When we started with Saints Row a month or two ago, we concluded we had a great time introducing our four-hours to these new Saints. Shortly before the start of gamescom, this reboot of the franchise came out, which put the game on our queue for a while, but now we’ve been able to explore Santo Ileso extensively and make our version of The Saints one of the most powerful gangs in town. The road there was as you’d expect from Saints Row: action-packed, colorful and amazing, but sadly also ugly.
We ran the preview on a PC and ran the review on Xbox Series X. Perhaps that’s part of the explanation for why we didn’t notice a couple of months ago that Saints Row officially looks like a game from another era. It’s a sore point we had recently at Gamescom when we saw Ubisoft’s Skull & Bones. With some games already taking advantage of the capabilities of the latest generation of consoles and video cards, games that don’t actually stand out in a negative way. Saints Row is one such game. It’s not that the game is no longer fun or good, but it’s one of the first things you notice when you play.
However, Saints Row is technically doing some nice things. For example, it gives players using the Xbox Series X or PlayStation 5 a choice of five graphics modes, two of which also have a choice of Occlusion perimeter ray tracing his job. This makes seven ways you can set up the game graphically. Options range from playing in 1080p with a full focus on frame rate to playing in 4k, where the frame rate is not locked to 30fps, but in practice it doesn’t go much beyond that either. For 1080p and 1440p HD settings, you can turn on ray tracing as an option. The other way to simulate light and shadows pays off: shadows certainly come up much better with this feature, although we didn’t find the difference so great that you can’t play Saints Row without ray tracing.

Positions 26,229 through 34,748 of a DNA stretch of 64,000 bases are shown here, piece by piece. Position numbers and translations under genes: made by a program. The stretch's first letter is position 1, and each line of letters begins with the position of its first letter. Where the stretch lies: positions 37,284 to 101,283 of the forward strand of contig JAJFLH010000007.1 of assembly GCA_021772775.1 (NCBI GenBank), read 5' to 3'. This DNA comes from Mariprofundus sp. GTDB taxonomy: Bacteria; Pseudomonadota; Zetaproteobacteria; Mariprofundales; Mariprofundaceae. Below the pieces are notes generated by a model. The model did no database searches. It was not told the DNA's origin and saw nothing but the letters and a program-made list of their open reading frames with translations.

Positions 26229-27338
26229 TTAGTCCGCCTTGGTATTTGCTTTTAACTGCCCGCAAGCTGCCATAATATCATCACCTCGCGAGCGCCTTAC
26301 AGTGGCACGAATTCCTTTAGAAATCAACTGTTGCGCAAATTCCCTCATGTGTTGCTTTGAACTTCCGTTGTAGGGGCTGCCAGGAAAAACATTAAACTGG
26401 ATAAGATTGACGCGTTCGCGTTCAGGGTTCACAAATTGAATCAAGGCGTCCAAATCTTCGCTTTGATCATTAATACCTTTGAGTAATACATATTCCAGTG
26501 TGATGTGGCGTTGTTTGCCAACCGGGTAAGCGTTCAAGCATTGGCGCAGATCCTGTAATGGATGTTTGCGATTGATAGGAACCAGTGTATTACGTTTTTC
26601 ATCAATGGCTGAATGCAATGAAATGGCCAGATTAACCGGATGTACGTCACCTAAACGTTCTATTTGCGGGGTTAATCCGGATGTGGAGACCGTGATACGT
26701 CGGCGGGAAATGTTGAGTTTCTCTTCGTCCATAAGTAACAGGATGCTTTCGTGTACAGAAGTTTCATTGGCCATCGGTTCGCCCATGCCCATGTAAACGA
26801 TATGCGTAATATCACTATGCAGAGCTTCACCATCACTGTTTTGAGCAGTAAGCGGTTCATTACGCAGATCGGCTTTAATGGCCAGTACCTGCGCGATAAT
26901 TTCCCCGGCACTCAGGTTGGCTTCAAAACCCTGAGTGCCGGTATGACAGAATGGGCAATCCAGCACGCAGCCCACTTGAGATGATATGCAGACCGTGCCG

Light effects look good with ray tracing, but also without it. The game makers have also well filled the game world with atmospheric light sources. Especially in the story missions, you will encounter many strikingly lit environments and this gives the game a great look. Saints Row is a game that differentiates itself by offering a lot of action, which comes with a lot of chaos. You can break a lot, blow up and so on. It can be said that the game can handle all that chaos effortlessly. Sure, the frame rate drops a bit in the desert environment every now and then, but even playing in 4K mode always remains playable.
The reason for this may be related to our starting pain point: the rest of the game looks outdated. Then we mean how detailed the textures and characters are, how those characters move and how far forward you can look and how new textures and shadow effects are loaded. Shadows from trees or other elements sometimes only appear when driving a few meters away. While driving in the car and definitely flying in a helicopter, you see continuous popup effects. If you fly over Santo Eliso, the far parts of the city will not be visible at all until you get close. These are things we should not see in this generation of consoles.
It instantly gives Saints Row an Achilles heel, because while there are good things there too, not all look modern. In addition, Saints Row suffers from quite a few bugs and other rare types. You see characters in the game world doing weird things on a regular basis and we’ve seen at least twice as much as we had to restart the game because our character stopped responding to all inputs, making the game unplayable. Then the active mission had to be restarted from the beginning and that’s disastrous for your gameplay. Saints Row doesn’t make a good technical impression and that’s a shame.
“Lifelong zombie fanatic. Hardcore web practitioner. Thinker. Music expert. Unapologetic pop culture scholar.”